’Tis the season… of excess. Between eating and drinking more, and time off work meaning a lot of lazing around, healthy habits can take a bit of a hit around the holidays.
I mean, who cares about calories when there are turkeys and mince pies to consume?
But if you find that the over-indulgence leaves you feeling rotten for several days (or even weeks) afterwards, here are some simple tips to keep the pep in your step this festive season.
1. Drink water
Not only does water keep you hydrated and help flush out toxins, it keeps your digestive system moving too, which will go a long way to avoiding that stuffed, sluggish feeling.
As well as that, your body can often mistake thirst for hunger, so have a glass of water and see if that doesn’t stave off the desire to consume something. And doing it before each meal will give you a slightly “full” feeling, leaving you less likely to over-indulge.
Plus, if you drink a glass of water between each alcoholic beverage, you’ll feel a lot better. You’ll consume fewer liquid calories, and are less likely to wake up feeling like someone’s taken a jackhammer to your head.
2. Eat breakfast
The temptation to skip breakfast when you know there’s a big dinner coming later in the day can be tough. You try to rationalise that the less food you eat now, the more you can indulge in later.
The truth is, though, that you’ll either end up so hungry that you actually feel ill, or you’ll eat so quickly and in such a large quantity… that you actually feel ill.
Keep your blood sugars steady and you won’t succumb to the massive spike of a big meal followed by the crap feeling of the crash.
3. Veggies first
With many festive meals being buffet or serve-yourself style and so many options on display, it’s tempting to fill up on everything in sight.
If you know you’ll regret it, or you’re trying to pace yourself, choose and eat your veggies first. An abundance of the good stuff will be easier on your body and lessen your chances for feeling sick later.
But leave a little space for dessert all the same. 😉
4. Mission: Movement
The holidays are a great time to go for regular walks. Everywhere looks lovely, festive cheer is in the air, windows are lit, and you’re probably sick of the cold weather keeping you cooped up anyway.
Even a short stroll around the block a few days a week will be enough to get your heart rate up, keep the blood pumping, limber up your limbs, and keep your organs in tip-top condition.
And remember that digestive system we mentioned? The one that will be working overtime? Yup, walking will help that do its job too.
5. Brain training
Hallmark movies are all well and good but remember to give your brain a bit of a workout too. Watch a documentary, play a board game, do a crossword puzzle, engage in conversation…
Also consider stepping away from your devices, even if it’s just for an hour a day.
If you’re anything like me you’ve almost been conditioned to fill any gap in activity with mindless scrolling. Picking up your phone can be an automatic impulse, and with the slightly lazier days of the season, screen time can increase dramatically.
And while there’s nothing inherently wrong with social media or gaming apps, they shouldn’t suck time away from more important things like spending time with loved ones and reflecting on the meaning of the season (whatever that may be for you).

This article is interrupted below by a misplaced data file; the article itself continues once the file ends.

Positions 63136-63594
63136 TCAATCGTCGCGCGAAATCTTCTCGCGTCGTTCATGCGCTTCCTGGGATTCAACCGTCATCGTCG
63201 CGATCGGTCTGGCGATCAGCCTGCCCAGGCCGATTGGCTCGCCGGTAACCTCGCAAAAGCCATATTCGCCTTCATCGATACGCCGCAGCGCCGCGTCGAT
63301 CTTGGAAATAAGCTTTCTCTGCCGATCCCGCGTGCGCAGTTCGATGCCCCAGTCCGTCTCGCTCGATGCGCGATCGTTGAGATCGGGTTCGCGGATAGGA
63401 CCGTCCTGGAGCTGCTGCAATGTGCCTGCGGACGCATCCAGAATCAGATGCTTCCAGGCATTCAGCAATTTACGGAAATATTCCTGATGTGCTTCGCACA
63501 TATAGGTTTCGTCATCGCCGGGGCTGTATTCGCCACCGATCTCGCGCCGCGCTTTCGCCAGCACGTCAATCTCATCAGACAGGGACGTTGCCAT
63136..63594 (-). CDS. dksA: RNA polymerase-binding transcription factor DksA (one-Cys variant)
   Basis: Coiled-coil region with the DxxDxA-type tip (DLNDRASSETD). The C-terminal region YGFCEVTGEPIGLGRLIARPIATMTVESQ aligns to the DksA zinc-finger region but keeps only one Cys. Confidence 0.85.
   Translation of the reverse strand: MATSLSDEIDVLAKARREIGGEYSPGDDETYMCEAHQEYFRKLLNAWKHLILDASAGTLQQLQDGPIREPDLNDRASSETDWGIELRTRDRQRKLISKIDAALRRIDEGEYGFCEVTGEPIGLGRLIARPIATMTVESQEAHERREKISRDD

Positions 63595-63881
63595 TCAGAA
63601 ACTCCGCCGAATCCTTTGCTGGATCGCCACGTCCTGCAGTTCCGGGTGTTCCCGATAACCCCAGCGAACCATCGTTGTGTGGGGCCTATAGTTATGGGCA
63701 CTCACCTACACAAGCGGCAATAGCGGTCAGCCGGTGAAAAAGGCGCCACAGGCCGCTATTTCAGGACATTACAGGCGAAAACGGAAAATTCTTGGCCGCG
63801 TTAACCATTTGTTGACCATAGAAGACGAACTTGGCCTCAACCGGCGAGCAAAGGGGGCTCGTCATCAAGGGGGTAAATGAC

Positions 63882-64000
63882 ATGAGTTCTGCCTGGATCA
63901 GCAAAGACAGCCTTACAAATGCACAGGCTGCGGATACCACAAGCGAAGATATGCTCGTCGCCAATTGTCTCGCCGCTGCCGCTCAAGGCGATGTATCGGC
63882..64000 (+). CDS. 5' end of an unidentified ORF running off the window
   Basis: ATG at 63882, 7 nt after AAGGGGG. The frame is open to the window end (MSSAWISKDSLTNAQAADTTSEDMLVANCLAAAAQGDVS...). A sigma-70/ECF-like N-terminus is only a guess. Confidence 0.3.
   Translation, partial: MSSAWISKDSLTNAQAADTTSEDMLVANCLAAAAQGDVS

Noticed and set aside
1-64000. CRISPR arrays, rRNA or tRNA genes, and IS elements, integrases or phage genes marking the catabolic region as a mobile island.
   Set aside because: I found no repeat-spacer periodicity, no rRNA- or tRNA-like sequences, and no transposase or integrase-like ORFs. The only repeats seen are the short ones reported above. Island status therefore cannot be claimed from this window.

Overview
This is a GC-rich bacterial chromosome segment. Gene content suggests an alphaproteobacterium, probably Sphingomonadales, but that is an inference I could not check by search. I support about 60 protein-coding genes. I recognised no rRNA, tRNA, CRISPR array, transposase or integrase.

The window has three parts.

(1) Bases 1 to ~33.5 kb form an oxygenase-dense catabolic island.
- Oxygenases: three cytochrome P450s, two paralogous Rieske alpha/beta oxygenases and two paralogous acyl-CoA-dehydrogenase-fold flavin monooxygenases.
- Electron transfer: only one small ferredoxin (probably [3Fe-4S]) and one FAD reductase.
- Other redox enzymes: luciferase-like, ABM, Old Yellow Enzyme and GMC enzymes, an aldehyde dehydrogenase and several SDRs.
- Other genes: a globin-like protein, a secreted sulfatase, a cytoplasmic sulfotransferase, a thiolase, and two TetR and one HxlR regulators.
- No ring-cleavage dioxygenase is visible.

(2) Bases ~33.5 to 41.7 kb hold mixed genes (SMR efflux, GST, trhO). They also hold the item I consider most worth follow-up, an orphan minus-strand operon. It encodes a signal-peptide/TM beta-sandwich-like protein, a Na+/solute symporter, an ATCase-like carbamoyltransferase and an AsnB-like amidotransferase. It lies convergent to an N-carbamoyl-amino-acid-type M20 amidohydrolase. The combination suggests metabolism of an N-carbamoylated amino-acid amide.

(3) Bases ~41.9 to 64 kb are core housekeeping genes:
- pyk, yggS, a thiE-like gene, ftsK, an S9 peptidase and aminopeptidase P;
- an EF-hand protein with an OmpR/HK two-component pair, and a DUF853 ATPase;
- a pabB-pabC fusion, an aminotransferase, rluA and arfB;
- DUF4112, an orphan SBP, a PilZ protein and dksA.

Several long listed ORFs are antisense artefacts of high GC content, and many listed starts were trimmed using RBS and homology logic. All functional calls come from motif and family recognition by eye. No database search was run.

Yes, you should take plenty of time to rest and recharge and enjoy yourself, but we often enjoy our days all the more if we feel a sense of satisfaction. So give yourself a small challenge and see if you don’t feel much better than any app or cheesy film can achieve.
6. Time out
Let’s face it, the festive season isn’t always fun. It can be a very trying, upsetting time for a lot of people for various reasons. It can evoke painful memories, or otherwise be fraught with stress and tension. In those moments, it’s important to give yourself a bit of breathing space.
Try not to pack your schedule so tightly that you don’t have time to regroup. Politely decline any invitations that you feel will leave you feeling frazzled or otherwise unhappy. (Even if you’ve already said you’ll be there, if you suddenly find you can’t face it it’s OK to pass on your apologies but something’s come up.)
Even in the midst of the festivities, allow yourself a few moments to step away and take some deep breaths. Bathroom breaks, just having to “check something”, phone calls, etc. all make for perfectly acceptable reasons to excuse yourself, even if it means leaving the dinner table for a few minutes.
7. Lighten up
Unless you’re incredibly disciplined, the more you try to restrict yourself, the more likely it is you’ll overindulge. The more pressure you put on yourself, the higher your stress levels.
It’s a holiday, after all, so don’t be too hard on yourself. Enjoy the time as much as you can. Just try stop at the point where your enjoyment today means horror tomorrow.
By building in some extra breathing space for yourself and your schedule you’ll see off a lot of the stress that comes at this time of year. After all, it’s OK to let loose a little every now and again so don’t fret about “setbacks”. Allow some flexibility and you can still come out the other side with your healthy habits intact.
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